For the past couple of weeks, we’ve been steadily eating our way through our freezers full of pork, fish and beef here at son Daniel’s. We’ve had pork chops on the BBQ, roast pork, pork belly braised in master stock, chilli pork, crumbed fish and delicious organic grain fed steaks. All fantastic, but nothing to blog about.
Tuesday, I decided it was time to use another couple of the rabbits we were given in WA back in October. After watching an episode of Italian Food Safari with Maeve O’meara and Guy Grossi where they made a Sicilian rabbit dish, I decided to check out it and a few more recipes and came up with this:
Sicilian sweet and sour rabbit
- 2 cloves garlic, bruised
- 8 rabbit pieces
- Seasoned plain flour
- 1 large onion, thinly sliced
- 100 g prosciutto (I got one slice, then diced it small)
- 250 ml red wine
- 1 bay leaf
- 3 sprigs rosemary
- 1 tablespoon white wine vinegar
- 1 teaspoon caster sugar
- 150 ml chicken stock
- 2 tablespoons of dried cranberries (originally called for currants)
- 1/2 cup pitted black olives
- 2 tablespoons pine nuts, toasted (I do this in a small dry pan over a low heat, shaking ’til golden)
- 1/4 cup chopped flat leafed parsley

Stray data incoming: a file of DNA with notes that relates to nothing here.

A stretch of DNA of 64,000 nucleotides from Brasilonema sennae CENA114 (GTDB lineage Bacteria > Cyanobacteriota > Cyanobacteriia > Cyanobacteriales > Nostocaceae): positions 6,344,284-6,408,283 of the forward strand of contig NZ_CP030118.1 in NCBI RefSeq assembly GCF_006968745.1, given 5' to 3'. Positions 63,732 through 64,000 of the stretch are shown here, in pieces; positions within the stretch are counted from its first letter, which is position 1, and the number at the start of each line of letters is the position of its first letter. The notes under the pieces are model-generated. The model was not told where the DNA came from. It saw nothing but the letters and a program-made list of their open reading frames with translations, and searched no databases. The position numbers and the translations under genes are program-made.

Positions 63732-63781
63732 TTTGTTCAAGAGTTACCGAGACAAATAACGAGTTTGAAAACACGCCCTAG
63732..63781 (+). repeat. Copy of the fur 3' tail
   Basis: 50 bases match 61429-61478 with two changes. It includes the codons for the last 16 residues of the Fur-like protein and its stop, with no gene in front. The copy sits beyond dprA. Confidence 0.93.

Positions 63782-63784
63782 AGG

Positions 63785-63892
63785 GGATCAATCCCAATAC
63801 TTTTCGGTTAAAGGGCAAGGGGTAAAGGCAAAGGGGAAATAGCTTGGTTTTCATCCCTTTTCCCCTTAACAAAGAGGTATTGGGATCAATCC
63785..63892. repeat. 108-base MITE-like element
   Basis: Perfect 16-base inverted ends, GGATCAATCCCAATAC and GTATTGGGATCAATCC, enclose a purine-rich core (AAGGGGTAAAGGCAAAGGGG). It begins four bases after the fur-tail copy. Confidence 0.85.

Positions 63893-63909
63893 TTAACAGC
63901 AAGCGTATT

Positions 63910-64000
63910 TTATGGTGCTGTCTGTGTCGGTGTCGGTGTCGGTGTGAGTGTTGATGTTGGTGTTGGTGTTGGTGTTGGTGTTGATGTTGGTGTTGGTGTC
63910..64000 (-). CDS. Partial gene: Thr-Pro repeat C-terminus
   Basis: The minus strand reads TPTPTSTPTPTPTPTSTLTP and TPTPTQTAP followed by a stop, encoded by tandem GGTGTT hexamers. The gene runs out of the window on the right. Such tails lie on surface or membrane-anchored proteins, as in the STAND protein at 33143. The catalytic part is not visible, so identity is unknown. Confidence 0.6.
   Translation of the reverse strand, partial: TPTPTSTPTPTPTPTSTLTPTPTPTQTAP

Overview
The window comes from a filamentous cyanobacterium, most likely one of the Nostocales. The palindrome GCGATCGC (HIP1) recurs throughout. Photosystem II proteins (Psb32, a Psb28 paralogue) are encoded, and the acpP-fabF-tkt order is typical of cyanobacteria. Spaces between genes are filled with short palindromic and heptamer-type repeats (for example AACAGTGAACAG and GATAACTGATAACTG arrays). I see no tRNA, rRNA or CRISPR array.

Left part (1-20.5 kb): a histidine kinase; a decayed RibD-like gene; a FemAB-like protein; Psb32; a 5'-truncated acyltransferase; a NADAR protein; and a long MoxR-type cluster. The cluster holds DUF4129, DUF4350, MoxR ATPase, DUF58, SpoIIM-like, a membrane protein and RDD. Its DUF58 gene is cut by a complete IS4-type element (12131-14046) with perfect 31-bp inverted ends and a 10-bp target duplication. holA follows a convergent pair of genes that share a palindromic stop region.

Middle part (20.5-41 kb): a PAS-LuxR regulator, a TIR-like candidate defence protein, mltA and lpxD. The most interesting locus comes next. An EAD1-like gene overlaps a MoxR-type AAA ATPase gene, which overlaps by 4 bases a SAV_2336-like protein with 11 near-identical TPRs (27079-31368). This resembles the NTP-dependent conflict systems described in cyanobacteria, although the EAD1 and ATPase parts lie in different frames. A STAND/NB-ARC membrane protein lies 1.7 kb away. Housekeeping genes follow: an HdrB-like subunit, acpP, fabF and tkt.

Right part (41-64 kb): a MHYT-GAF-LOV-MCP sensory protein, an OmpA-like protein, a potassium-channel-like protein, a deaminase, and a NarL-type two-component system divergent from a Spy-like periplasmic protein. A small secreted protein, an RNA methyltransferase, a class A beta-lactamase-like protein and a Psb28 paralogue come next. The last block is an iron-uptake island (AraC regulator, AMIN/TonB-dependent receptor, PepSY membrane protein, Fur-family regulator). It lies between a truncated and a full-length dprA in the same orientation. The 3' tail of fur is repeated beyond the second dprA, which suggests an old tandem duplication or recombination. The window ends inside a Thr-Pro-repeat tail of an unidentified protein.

- Heat the oil in a heavy-based heat-proof casserole, add the garlic and cook for 2-3 minutes or until golden, then discard the garlic.
- Dust the rabbit in seasoned flour and shake away the excess, then cook in the oil over medium heat until light golden all over-this might need to be done in a couple of batches. Remove all from the pan.
- Add the onion and prosciutto and cook for 8-10 minutes, or until the onions are almost soft.
- Add the wine, bay leaf rosemary and vinegar and boil for 2 minutes.
- Add the stock, then return the rabbit to the pan for about one hour or until tender.
- Remove the rabbit from the pan and keep warm.
- Add the sugar, cranberries and olives to pan and simmer for 5 minutes or until the sauce is syrupy.
- Return the rabbit to the pan and stir in the parsley and pine nuts and serve.
I should add, it was excellent and will be made again one day. It wasn’t sweet and sour like Chinese S&S but had just a nice “tang” to it. The rabbit cooked up tender and moist in the sauce too.